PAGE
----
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Lyonesse

Lyonesse

9781780375540
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The submerged land of Lyonesse was once part of Cornwall, according to myth and the oral tradition, standing for a lost paradise in Arthurian legend, but now an emblem of human frailty in the face of climate change. And there was indeed a Bronze Age inundation event which swept the entire west of Cornwall under the sea, with only the Isles of Scilly and St Michael’s Mount left as remnants above sea-level. Lyonesse was also Thomas Hardy’s name for Cornwall where Penelope Shuttle has lived all her adult life, always fascinated by the stories and symbolic presence of Lyonesse.

After seeing the Isles of Scilly from a small plane at a low altitude – flying over the Wolf Lighthouse ­– and then visiting the recent Sunken Cities exhibition at the British Museum, imagination and memory played their part in joining the Lyonesse dots together for her, prompting what she calls ‘a spontaneous inundation of approaches to the theme, images, soundings of Lyonesse’. As she writes in a preface to this book: ‘The universality of loss, both of physical cities and of the human experience erased from the record, enhanced the resource of Lyonesse in my writing. Lyonesse is a place of paradox. It is real, had historical existence. It is also an imaginary region for exploring depths. It holds grief for many kinds of loss…  The poems seek re-wilding of a city where human loss interconnects with mythic loss; myth is rooted in the real.’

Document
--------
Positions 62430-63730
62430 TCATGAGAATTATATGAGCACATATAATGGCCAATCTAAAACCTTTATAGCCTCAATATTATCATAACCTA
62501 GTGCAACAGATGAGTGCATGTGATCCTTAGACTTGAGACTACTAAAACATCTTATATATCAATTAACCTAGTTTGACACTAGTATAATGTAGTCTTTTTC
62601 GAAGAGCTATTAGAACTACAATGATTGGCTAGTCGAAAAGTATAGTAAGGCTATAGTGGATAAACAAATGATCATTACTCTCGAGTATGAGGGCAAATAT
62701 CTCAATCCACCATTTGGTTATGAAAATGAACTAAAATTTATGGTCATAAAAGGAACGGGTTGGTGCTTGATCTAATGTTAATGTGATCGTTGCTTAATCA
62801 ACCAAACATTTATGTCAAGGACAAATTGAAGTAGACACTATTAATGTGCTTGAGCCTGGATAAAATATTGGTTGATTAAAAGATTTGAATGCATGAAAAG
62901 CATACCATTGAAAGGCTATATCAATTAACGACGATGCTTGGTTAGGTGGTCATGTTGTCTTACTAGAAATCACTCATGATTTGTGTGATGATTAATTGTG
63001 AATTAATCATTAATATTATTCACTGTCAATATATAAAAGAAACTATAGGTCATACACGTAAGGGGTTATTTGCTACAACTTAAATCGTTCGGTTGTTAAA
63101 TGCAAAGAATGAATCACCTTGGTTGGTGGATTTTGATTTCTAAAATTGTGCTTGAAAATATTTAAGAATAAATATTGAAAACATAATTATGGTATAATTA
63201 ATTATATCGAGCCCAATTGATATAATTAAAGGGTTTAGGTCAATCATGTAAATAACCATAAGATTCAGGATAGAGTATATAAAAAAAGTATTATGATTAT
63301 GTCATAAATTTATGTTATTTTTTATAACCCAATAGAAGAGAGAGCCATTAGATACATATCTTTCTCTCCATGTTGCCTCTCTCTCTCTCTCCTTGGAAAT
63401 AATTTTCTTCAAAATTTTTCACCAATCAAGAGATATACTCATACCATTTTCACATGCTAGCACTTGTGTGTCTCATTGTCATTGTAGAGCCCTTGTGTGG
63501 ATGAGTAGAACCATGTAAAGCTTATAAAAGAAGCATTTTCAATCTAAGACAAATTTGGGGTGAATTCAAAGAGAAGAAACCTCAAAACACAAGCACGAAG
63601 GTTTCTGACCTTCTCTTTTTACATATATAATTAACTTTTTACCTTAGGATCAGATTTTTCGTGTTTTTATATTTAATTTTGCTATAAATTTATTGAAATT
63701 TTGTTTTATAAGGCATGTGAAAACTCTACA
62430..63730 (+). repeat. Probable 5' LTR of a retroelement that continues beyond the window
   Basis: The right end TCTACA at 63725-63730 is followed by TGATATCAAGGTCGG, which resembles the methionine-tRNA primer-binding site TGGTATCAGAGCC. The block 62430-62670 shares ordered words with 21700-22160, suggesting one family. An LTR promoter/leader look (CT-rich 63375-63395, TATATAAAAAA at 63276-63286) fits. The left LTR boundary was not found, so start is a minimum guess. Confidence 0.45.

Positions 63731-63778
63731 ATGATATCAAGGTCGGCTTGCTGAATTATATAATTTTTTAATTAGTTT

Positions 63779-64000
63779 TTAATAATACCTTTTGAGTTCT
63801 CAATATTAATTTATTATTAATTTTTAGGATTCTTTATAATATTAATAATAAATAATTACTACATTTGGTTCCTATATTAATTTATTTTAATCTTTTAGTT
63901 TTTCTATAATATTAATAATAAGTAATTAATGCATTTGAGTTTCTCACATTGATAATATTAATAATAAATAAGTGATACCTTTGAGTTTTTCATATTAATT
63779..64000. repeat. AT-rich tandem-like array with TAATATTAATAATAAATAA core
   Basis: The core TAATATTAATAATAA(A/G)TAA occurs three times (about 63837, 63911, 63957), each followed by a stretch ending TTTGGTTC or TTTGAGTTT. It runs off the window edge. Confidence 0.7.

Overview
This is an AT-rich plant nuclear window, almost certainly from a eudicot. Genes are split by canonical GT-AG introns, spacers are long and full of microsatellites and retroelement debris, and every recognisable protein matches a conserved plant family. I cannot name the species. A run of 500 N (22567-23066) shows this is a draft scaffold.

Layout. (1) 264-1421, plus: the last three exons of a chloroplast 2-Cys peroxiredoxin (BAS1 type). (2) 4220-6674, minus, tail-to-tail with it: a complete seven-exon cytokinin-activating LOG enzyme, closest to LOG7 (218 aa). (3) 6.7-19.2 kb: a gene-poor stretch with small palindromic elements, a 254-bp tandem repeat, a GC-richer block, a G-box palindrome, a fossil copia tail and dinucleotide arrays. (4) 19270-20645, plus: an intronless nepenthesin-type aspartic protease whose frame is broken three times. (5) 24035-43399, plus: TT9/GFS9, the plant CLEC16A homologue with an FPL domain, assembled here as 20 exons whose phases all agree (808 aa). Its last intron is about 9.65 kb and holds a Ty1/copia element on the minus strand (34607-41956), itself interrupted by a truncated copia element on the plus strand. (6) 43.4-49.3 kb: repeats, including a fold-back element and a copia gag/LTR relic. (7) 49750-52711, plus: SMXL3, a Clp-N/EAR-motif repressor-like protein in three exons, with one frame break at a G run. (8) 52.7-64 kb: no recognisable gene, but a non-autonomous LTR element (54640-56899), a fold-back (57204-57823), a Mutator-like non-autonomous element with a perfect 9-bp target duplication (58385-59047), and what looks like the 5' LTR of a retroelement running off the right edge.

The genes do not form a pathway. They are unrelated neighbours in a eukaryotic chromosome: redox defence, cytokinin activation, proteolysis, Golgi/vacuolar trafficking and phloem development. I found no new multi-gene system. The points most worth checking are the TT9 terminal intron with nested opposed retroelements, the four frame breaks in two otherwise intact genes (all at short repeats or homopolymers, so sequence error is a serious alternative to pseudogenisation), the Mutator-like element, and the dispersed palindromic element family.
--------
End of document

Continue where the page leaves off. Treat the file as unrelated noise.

The second part of this book – New Lamps for Old ­– is a collection of poems she needed to write in coming up for air from the watery depths of Lyonesse, to find ways to begin again, to find meaning in life after bereavement. The ‘old lamps’ of a former life have been extinguished, leaving darkness. Her challenge was to find ‘new lamps’ to illuminate and give meaning to life. Lyonesse is a fluid magical world. The poems of New Lamps for Old are concerned with earth, air and fire. Both collections share allegiance with the fifth element, the spirit.

‘Penelope Shuttle, as both thinker and poet, seems to me exemplary in her use of the intuitive faculty: a self-forgetful procedure for the renewal of awareness which one might describe as the making of leaps, rather than the taking of "logical" steps, or what Virilio, discussing Proust, calls "the Sophist idea of agape, the suddenness of this possible entry into another logic".’ – John Burnside, Poetry Review

'Her language is worked into something as fluid, slippery and refreshing as a spring. She writes with a buoyant, graceful confidence and she is a unique voice in contemporary British poetry.’ – PBS Bulletin